Read

Read also: At the systemic edge

Posted in Complexity, Earth system, Environment, Environmental change, Environmental dislocations, Expulsions, Global economy, Systemic edge | Tagged , , , , , , ,

Theorizing the Anthropocene

A broad consensus prevails today among science communities that we have entered an era known as ‘the Anthropocene’. For the first time, the outer limit or tipping point in Nature’s capacities to adapt to the destruction of its essential resources is in sight (e.g., grave depletion of the Earth’s biodiversity and loss of a ‘safe’ nitrogen cycle). Over the past two centuries in particular, humanity has dramatically altered the Earth’s atmosphere and natural landscape, becoming in the process a formidable geological force of change in its own right. The fact that humankind today is the most significant source of change in planetary terms requires a reflective moment. We are now in the rather daunting position of determining how this tectonic shift will shape the future of this planet and its populations. This position raises serious moral questions as to how ideas of justice should be redefined in response to rapidly changing ecological circumstances (e.g., grave loss of land and other essential resources on the part of many communities) as well as what kind of ‘Anthropocene futures’ we are shaping for generations to come. As Strydom notes in his article ‘Cognitive fluidity and climate change’, humanity is not only tasked with the challenge of mastering an objectivist knowledge of nature’s outer limits but also of complementing scientific understanding of the biological, chemical and physical substance of life with a more reflexive hermeneutic reconstruction of how humanity has arrived at this point of destruction in its historical development. If this moment of crisis is to be transformative, then such reflection must also be critical and disclosing of those underlining aspects of modern social life that contribute detrimentally to human ecological destruction.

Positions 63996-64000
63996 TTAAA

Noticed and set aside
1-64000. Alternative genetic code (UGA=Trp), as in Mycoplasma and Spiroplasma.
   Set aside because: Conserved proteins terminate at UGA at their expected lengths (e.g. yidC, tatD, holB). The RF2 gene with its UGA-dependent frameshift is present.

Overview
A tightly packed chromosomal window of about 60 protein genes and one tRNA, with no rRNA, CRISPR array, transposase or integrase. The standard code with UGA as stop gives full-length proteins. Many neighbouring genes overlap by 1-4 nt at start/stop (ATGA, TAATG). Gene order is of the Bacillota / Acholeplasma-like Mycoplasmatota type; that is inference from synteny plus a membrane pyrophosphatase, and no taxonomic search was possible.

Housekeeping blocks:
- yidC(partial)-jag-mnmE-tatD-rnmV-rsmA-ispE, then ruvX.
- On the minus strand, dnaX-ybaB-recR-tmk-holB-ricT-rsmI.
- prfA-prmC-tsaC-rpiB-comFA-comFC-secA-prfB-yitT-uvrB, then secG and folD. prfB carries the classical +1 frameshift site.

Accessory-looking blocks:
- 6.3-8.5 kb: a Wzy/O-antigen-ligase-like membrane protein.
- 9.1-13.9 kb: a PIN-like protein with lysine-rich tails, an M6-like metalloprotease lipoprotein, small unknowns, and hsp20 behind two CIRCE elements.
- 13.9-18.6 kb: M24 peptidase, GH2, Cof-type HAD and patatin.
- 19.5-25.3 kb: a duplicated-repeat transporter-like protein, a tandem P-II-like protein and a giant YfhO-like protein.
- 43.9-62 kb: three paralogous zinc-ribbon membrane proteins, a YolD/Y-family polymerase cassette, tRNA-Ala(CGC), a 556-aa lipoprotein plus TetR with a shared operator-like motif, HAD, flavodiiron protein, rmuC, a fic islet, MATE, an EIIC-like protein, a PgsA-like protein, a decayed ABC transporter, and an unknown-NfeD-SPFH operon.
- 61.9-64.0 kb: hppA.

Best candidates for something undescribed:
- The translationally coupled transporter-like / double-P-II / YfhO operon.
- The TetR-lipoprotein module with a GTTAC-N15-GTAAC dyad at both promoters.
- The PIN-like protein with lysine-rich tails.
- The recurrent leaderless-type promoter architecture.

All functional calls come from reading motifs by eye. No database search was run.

Read

Read also: The Anthropocene – A governance perspective

Posted in Agroecology, Anthropocene | Tagged , | Leave a comment

Sixth Mass Extinction is here: Humanity’s existence threatened

There is general agreement among scientists that extinction rates have reached levels unparalleled since the dinosaurs died out 66 million years ago. However, some have challenged the theory, believing earlier estimates rested on assumptions that overestimated the crisis. The new study, published in the journal Science Advances, shows that even with extremely conservative estimates, species are disappearing up to about 100 times faster than the normal rate between mass extinctions, known as the background rate. “If it is allowed to continue, life would take many  millions of years to recover, and our species itself would likely disappear early on,” said lead author Gerardo Ceballos of the Universidad Autónoma de México.

Read

Read also: Accelerated modern human–induced species losses: Entering the sixth mass extinction

Posted in Extinction | Tagged | Leave a comment